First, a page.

Why make so many borders?

Surveying with the purpose of defining borders actually dates as far back as 5000 years to the Middle East and Egypt.  Rulers knew the value of establishing property lines because it was a way to extract revenue from the sale of land and to continue collecting taxes from new landowners.  Delineating borders also gives a central government clearly defined spheres of influence.

The situation was much the same in our newly established United States.  The fledgling American government had accumulated massive debts from various wars with both the British and the Spanish, and now were greatly in need of capital to finance the work of government.  As new settlers arrived, land was being claimed without any compensation to the government, so the solution was to quickly send out surveyors to establish boundaries.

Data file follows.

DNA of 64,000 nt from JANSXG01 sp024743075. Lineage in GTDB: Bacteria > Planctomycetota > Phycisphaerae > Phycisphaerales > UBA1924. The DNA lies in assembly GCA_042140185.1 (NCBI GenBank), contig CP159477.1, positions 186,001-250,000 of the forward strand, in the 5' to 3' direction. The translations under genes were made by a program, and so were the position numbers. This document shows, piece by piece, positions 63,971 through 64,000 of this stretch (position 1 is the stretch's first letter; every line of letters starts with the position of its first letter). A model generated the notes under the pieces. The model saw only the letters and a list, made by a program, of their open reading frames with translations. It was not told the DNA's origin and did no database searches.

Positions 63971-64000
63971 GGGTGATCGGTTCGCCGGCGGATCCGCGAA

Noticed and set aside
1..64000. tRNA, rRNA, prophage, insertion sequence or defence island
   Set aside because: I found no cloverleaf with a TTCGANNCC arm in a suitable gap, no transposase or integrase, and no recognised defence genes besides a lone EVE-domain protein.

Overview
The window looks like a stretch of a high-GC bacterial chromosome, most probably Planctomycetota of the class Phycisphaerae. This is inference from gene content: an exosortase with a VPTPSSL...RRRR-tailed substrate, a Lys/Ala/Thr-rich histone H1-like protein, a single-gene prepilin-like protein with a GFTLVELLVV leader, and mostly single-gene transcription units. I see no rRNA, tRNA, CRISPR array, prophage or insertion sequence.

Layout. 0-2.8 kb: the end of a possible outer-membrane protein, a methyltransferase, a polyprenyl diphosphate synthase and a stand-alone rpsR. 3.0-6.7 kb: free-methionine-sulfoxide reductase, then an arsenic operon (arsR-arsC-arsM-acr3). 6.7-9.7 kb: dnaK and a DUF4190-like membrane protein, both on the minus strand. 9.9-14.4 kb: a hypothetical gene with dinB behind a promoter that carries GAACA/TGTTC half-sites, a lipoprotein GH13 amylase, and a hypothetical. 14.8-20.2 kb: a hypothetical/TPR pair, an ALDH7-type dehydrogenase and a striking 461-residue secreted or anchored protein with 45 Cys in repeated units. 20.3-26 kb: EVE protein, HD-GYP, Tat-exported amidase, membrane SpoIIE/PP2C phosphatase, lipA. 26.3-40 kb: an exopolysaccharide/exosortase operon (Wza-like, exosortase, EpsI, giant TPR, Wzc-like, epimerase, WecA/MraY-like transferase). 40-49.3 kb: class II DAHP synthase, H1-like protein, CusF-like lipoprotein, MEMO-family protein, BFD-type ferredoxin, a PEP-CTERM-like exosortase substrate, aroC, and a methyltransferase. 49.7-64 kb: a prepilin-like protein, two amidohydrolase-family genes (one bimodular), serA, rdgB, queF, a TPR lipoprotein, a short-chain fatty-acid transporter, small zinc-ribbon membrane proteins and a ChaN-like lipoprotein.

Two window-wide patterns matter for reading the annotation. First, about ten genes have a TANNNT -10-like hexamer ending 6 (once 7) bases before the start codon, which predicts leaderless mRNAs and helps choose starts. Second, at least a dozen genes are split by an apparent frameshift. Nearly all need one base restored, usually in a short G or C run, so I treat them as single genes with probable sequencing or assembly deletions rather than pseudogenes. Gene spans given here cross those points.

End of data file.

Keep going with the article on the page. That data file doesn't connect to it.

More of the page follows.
Since our government had been established with many of the powers and responsibilities being assigned to the states, it was important that each state define its borders as quickly as possible.  States needed revenue to survive and they were often in conflict with their neighboring states over who owns what.  As you’ll see in a later chapter, some of those conflicts still exist to this day.

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2 Responses to Why make so many borders?

  1. I’ll definitely be following your posts–much food for thought!

  2. Thanks Sandy. Nice to have a fellow author along on this journey of mine.

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